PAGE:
Presentation on theme: "Treatment Programmes. Aim: To examine the use of an offender treatment programmes and its effectiveness Learning Objectives: By the end of these sessions."— Presentation transcript:
Aim: To examine the use of an offender treatment programmes and its effectiveness Learning Objectives: By the end of these sessions you will be able to: Describe and evaluate Ireland’s (2000) study Describe and evaluate anger management treatment programmes
After a Guilty Verdict - Treatment Programmes Anger Management
Breakdown of Sessions 12 x 1hour over 3 days Session 1 : Content of sessions, rules of the course. Importance of using anger diaries. Session 2: Triggers for angry behaviour, understanding the consequences of temper loss. Anger Management Therapy With Young Male Offenders 183 Session 3: Cycle of angry behaviour, importance of body language in signalling anger. Session 4: Replacing aggressive body language with non- aggressive body language. Session 5: Importance of thoughts. Using ‘non-angry’ thoughts. The parts of an angry incident i.e. before, during and after. * Session 6: Using non-angry thoughts before, during and after angry incidents. Importance of self-praise following avoidance of anger- loss..
Session 7: Importance of bodily arousal in relation to angry behaviour. Learning how to wind down. Session 8: Relaxation techniques to help cope with feeling wound-up. Session 9: Choosing how you behave towards others. Session 10: Learning to express anger assertively. Session 11: Recognising and dealing with criticisms and insults. Peer group pressure and how to deal with this. * Session 12: Identifying high-risk situations and lapse/relapse
Aim To assess whether anger-management programmes work within a group of young male offenders Procedure Quasi experiment - Two groups Experimental Group (50 participants) Received CALM anger management programme Experimental Group (50 participants) Received CALM anger management programme Control Group (37 participants) No intervention or treatment programme Control Group (37 participants) No intervention or treatment programme
Procedure Each participant was measured on the following... 1. Their responses to a cognitive behavioural interview 2. Wing Behavioural Checklist (WBC) - Completed by prison officers rating 29 angry behaviours 3. Anger Management Assessment (AMA) - A self- report questionnaire on anger management with 53 items completed by the prisoners themselves
Sample 50 prisoners who had completed an anger management course and a control group of 37 prisoners who had been assessed as suitable for such a course but had not actually completed one.
Results: There was a significant reduction in prison wing-based aggression in the experimental group but not in the control group. Prisoners who had completed CALM rated themselves lower on the AMA questionnaire and were rated lower on the WBC by the prison officers. There was no significant reduction in either of these measures in the control group. 92% of the treatment group showed improvements on at least one measure of aggression, 48% showed improvement on both measures. 8% showed no improvement or deterioration on both measures.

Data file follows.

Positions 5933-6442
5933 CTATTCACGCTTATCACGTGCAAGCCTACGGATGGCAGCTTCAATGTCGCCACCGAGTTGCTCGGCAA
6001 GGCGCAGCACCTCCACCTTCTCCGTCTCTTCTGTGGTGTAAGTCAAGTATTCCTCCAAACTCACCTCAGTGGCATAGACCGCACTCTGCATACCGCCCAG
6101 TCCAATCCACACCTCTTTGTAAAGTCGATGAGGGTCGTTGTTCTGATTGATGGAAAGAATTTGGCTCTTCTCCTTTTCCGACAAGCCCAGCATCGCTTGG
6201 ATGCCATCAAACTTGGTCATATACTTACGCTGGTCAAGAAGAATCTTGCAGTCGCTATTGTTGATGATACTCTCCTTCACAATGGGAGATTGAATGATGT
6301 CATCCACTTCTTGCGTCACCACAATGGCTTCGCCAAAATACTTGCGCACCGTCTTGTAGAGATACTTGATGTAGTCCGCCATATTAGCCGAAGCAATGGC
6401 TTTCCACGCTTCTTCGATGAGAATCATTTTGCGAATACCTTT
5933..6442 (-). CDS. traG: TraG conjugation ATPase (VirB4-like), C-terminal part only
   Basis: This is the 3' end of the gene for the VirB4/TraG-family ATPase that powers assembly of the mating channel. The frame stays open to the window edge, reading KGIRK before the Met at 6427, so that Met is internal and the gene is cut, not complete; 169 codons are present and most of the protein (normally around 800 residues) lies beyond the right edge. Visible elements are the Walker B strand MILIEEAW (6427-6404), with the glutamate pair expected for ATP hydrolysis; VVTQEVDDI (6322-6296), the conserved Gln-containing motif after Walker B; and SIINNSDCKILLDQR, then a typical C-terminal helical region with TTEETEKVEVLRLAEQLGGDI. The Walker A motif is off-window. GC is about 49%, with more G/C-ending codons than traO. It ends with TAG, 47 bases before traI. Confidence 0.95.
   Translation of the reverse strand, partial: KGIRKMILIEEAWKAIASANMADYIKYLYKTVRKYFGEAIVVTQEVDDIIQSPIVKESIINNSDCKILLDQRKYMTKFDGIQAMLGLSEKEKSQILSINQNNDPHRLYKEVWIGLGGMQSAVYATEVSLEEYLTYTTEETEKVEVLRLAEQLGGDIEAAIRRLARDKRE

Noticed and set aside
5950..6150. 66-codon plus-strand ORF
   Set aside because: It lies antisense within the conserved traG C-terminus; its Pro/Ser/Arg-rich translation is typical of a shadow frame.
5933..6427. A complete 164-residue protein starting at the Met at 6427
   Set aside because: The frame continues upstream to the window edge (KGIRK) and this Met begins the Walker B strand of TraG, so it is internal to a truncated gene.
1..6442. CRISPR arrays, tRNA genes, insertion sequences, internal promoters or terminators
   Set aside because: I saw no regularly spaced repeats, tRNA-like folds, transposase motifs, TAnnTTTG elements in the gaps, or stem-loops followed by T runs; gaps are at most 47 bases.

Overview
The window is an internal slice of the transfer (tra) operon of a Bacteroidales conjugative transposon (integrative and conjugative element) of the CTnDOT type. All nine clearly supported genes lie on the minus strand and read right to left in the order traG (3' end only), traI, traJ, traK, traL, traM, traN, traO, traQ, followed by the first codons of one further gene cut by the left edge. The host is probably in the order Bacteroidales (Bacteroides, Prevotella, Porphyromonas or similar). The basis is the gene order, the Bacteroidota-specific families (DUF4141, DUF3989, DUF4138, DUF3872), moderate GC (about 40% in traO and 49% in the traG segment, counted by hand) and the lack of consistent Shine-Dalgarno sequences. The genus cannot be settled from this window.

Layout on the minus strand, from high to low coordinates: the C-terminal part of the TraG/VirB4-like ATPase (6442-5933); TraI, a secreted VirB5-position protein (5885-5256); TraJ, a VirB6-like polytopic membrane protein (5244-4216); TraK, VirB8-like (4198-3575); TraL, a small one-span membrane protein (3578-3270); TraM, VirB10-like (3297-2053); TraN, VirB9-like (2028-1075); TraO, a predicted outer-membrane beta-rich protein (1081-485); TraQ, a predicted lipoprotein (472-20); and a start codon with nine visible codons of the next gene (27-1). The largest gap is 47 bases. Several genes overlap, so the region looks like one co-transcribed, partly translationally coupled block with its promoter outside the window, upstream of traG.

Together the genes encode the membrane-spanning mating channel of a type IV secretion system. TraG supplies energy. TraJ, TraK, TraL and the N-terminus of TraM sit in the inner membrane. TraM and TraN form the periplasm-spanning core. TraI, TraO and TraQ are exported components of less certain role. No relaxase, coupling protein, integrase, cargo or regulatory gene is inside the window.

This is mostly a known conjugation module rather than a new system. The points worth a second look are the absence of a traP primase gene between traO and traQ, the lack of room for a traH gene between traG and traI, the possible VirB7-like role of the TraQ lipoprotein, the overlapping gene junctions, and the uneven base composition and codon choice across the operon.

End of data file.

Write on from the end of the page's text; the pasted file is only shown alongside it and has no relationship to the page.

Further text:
Conclusion The CALM programme seemed effective and prisoners appeared to be helped by the programme. However, there is no re-offending data so it is unclear whether these programmes have a long-term effect. Also, the fact that 8% of prisoners appeared to get worse requires investigation.
Method – Quasi Experiment This allows a cause and effect relationship to be inferred as we can assess the offenders’ aggressive behaviours before and after the intervention However, there is a lack of control over other extraneous variables which may have affected inmates’ anger such as relationships with other inmates, news from family, etc. Some ecological validity as carried out in the institutional setting, however it is unclear whether these results apply when prisoners are released
Method – (cont’d...) It wasn’t possibly to randomly assign participants to each group, so they couldn’t be matched on variables such as age or offence type There are inherent difficulties in using self-reports in a forensic setting where there may be clear incentives for individuals to appear successful following treatment e.g., for parole purposes
Sample The sample comprised all male young offenders (mean age of 18-19 years) in a young offenders’ institution serving sentences of less than 3 months on average. Therefore, the results cannot be generalised to other settings and groups such as female offenders, released offenders or those in a prison.
Reductionism vs. holism This study is reductionist as only looks at the effect that the CALM intervention has on aggressive behaviour. Many other factors can potentially influence aggressive behaviour. Situational vs. individual explanations This study suggests that completing the CALM programme will reduce aggressive behaviour. Is it the prison situation that causes this effect due to prisoners wanting early release? Or has the individual’s behaviour changed for good? Unsure, as there is no re-offending data.
Results (cont.) Quantitative data: 70% reduction in drug related incidents from six months pre treatment to six months post treatment. 41% reduction in serious incident reports. 42% reduction in positive drug testing results (mandatory). 33% reduction in positive drug test results (voluntary).
Watch the Louis Theroux clip and design a treatment programme to improve the conditions of living in Miami County Jail. http://www.youtube.com/watch?v=Px2kTQKZaSU http://www.youtube.com/watch?v=Px2kTQKZaSU
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